Northbridge, too, was evolving, and had become an enclave of Italian and other ethnic eateries and coffee shops. To go to Northbridge – or “north of the line” as it used to be called – was considered very daring indeed by members of Perth’s fairly straightlaced community.

By 1971, I Dream of Jeannie was showing on Channel Nine and Ansett could fly you from Perth to Sydney return for $121. Culottes and baby doll smocks were all the rage and at Liquor Barons you could buy a half-gallon of sherry for the grand sum of $1.50.

Western Australia’s interest in all things culinary was growing, too. In his autobiography, The Voice of the Great South, Eoin Cameron, who hosts ABC radio’s morning programme, remembers getting the 1970 version of The Australian Women’s Weekly Cookbook as a wedding present.

“Every self-repspecting cook of the seventies mastered the pepper steak, not to mention chilli con carne, kofta curry and savoury meatloaf. And what would we have done without veal?...weiner schnitzel, veal parmesan, dutch veal croquettes, veal marengo, veal cordon bleu, veal and mushroom ragout....the choices were mind boggling.”

On 2 August 1970, The Sunday Times published its very first Night Owl column, written by Bill Thompson. At the time, there were just 30 restaurants in Perth. If you wanted glam, you went to Luis in the city, or to Perth’s one and only oceanside restaurant, the Seacrest in Cottesloe.

The State’s mining boom saw Chinese restaurateurs from Sydney, Melbourne and Brisbane move to WA. In the early 1960s, there had been just two Chinese restaurants. By the mid-70s, according to Perth’s Chung Wah Association, this number had grown to nearly 200.

Jack Lau opened the Swan Lake restaurant in Floreat in 1979. A few years later, he moved to Cottesloe and opened the Jade Court. He’s still there.

In those boom years, says Lau, the Jade Court was incredibly busy. “We were fully booked three or four weeks in advance. We’d turn over a table two even three times a night.”

Mind you, back then every restaurant in Perth was busy, says Lau. “You’d go to the Sunday buffet at a hotel in the city or to the Parmelia Hilton’s Garden Restaurant and everywhere was full.”

It was the days of boom or bust, of flashy entrepreneurs and expense account lunches which merged into dinner. At Luis in the city, Perth’s fat cats were ordering Caviar Royale and escargots. At the Hilite 33 revolving restaurant, you could dance to live music every night of the week.

When Aldo and Connie Dichiera opened Julio’s Restaurant in West Perth in 1985, people queued at the door for a seat.

“Back then, no-one seemed to care who paid,” remembers Dichiera. “They’d just toss a coin and stick it on their expense account.”

Perth was clearly enjoying itself. At Bar Bzar in Subiaco, food was served by waiters wearing rollerskates. And at the Bacci Restaurant in Mount Hawthorn, $12.50 bought you six courses of Italian fare with all the house wine you could drink.

Yet by 1982, Bill Thompson was predicting disaster. “Five years uncontrolled growth has reached its day of reckoning,” he trumpeted in an editorial of the time, “with many restaurants on the brink of financial ruin...restaurants in Perth continue to open at an alarming rate...the situation is becoming chaotic...”

Worse was to come. In 1986, the Labor government introduced Fringe Benefits Tax and Perth restaurateurs immediately felt the pinch.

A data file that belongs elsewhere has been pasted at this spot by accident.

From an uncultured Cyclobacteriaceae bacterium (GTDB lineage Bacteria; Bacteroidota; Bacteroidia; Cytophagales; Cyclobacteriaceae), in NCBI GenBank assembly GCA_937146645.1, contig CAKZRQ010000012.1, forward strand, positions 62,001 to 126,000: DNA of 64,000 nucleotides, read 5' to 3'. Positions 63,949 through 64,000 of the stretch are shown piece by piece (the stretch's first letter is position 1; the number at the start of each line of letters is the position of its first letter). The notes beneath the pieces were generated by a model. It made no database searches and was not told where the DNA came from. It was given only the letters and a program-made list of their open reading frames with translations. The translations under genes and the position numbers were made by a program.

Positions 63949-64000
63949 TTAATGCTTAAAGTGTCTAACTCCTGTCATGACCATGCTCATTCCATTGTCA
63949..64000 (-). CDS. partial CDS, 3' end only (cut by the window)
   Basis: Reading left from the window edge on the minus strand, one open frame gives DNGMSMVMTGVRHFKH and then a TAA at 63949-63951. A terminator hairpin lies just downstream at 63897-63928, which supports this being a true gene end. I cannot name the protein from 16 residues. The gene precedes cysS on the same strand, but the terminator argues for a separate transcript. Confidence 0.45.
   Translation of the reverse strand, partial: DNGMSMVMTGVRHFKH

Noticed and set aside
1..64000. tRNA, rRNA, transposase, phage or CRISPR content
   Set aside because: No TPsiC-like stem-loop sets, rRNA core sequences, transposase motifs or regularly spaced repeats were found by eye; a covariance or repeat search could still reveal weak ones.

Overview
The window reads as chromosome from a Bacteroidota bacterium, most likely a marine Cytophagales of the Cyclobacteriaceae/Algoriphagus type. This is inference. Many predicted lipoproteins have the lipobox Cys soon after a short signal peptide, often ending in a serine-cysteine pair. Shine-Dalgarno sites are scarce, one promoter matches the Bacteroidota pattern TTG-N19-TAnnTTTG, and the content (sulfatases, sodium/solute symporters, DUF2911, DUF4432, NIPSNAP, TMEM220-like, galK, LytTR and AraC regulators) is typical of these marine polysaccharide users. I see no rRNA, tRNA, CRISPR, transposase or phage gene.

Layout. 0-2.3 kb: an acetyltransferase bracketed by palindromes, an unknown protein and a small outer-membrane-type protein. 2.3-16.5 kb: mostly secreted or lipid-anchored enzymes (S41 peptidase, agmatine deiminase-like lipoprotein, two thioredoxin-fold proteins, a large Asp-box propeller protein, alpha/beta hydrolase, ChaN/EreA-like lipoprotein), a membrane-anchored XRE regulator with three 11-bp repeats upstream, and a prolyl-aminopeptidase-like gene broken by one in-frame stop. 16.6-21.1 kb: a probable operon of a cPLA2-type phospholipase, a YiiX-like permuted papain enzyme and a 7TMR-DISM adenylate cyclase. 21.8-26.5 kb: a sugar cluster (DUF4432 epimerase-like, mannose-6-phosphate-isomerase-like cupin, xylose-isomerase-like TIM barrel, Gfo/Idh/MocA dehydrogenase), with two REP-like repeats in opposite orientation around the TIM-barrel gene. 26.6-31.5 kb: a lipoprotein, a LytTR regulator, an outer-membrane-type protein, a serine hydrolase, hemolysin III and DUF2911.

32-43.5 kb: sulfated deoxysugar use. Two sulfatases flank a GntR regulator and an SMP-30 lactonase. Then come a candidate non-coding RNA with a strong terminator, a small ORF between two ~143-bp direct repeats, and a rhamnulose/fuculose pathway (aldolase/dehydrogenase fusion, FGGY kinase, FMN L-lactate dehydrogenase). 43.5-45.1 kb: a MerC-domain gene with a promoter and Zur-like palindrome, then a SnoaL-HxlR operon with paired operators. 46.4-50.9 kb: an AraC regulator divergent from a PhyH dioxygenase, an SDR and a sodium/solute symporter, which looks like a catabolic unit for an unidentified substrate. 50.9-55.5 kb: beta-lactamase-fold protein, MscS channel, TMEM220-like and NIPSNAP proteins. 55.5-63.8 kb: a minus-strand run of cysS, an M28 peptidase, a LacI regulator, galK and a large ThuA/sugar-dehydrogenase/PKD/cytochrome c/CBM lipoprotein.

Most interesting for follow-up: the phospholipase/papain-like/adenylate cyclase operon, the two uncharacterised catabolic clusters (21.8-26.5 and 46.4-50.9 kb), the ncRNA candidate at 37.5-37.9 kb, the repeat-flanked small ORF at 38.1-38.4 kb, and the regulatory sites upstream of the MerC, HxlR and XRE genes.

“I estimate we lost around 25% of our revenue as a result of FBT,” says Terry Bright, Executive Director of Restaurant and Catering WA.

Not that it was all bad news. By early 1987, Fremantle was in the throes of Americas Cup fever and, as a result, the al fresco dining scene took off.

Mayor of Perth Peter Nattrass says it took his own city a little longer to embrace the concept of outdoor dining.

“Our health officers used to say we could never have al fresco dining in Perth because of all the flies.”
But the Americas Cup changed all that, says Nattrass.

“We had one red tape opposition after another, but people finally realised how stupid it was, all these international visitors wanting to enjoy our beautiful weather and nowhere to sit outside. Fremantle led the way and Perth was very quick to follow.”

Then, in late 1987, The New York Stock Mark crashed. Suddenly, the big money had gone and Perth’s high flying dining-out scene simply couldn’t sustain itself.Restaurateurs were forced to re-think their marketing strategy.

Enter cafe culture, which took off in the 1990s and is still with us today. Mind you, the noughties have seen a resurgence in the more traditional restaurant.
“I think people are ready to eat properly again,” says Aldo Dichiera, one of a handful of restaurateurs to have ridden the wave of dining-out fashion and survived.

“The cafe scene slowed us down a bit but we’ve made changes to accommodate the public’s desire for lighter, healthier fare, and we’re as busy as ever.”

Tanis and Geoff Gosling opened The Witch’s Cauldron in Subiaco in 1970. They, too, are still going strong and have seen a change in people’s eating habits.

“In the old days, people would order three courses,” says Tanis. “Now everyone’s eating less.”

Today there are around 3,000 restaurants and cafes in Perth, a third offering “modern Australian” fare, 20% serving Chinese and other Asian and just 9% which class themselves as Italian.

According to a recent Roy Morgan survey, fast food is a major player in the dining out stakes, with more people reporting a fast food experience than a meal out in a three month period.

All this goes hand in hand with a community that, increasingly, wants to dine casually. According to Harry Ferrante, President of the Restaurant Catering Industry Association of WA, Perth is following the European trend for more casual places which blur the line between restaurant and cafe.

“It’s all about superfluous rituals which are no longer needed,” he says.
Which, if you ask me, is just a teensy weensy bit sad.
Lobster Thermidore and crepes suzette, anyone?